The second theory is similar and is known as "evolutionary neuroandrogenic (ENA) theory of male aggression".   Testosterone and other androgens have evolved to masculinize a brain in order to be competitive even to the point of risking harm to the person and others. By doing so, individuals with masculinized brains as a result of pre-natal and adult life testosterone and androgens enhance their resource acquiring abilities in order to survive, attract and copulate with mates as much as possible.  The masculinization of the brain is not just mediated by testosterone levels at the adult stage, but also testosterone exposure in the womb as a fetus. Higher pre-natal testosterone indicated by a low digit ratio as well as adult testosterone levels increased risk of fouls or aggression among male players in a soccer game.  Studies have also found higher pre-natal testosterone or lower digit ratio to be correlated with higher aggression in males.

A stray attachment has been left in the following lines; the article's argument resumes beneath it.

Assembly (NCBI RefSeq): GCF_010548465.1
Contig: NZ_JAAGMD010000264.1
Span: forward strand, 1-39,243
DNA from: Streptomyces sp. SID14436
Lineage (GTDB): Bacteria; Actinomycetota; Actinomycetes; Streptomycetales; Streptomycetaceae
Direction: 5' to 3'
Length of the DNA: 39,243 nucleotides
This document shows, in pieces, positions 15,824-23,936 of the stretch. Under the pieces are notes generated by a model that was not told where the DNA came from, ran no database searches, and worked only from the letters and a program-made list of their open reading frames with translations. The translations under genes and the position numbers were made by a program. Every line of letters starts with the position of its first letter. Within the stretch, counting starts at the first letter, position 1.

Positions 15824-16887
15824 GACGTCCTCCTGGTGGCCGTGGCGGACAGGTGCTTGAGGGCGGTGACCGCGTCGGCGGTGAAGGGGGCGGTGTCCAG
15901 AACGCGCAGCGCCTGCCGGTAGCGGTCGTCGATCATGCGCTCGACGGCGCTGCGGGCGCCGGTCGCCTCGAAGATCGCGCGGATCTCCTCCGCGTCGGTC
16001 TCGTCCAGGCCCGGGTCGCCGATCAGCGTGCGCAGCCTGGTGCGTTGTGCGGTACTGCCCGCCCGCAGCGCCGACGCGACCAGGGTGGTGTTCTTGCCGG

If an androgen-associated adverse reaction occurs, treatment should be interrupted and, after disappearance of the symptoms, be resumed at a lower dosage. Patients with latent or overt cardiac failure, renal dysfunction, hypertension, epilepsy or migraine (or a history of these conditions) should be monitored, since androgens may occasionally induce salt and fluid retention. Androgens should be used cautiously in pre-pubertal boys to avoid premature epiphyseal closure or precocious sexual development. A decrease in protein bound iodine (PBI) may occur,but this has no clinical significance. Treatment of male patients over the age of approximately 50 years with androgens should be preceded by a thorough examination of prostate and baseline measurement of prostate-specific antigen serum concentration.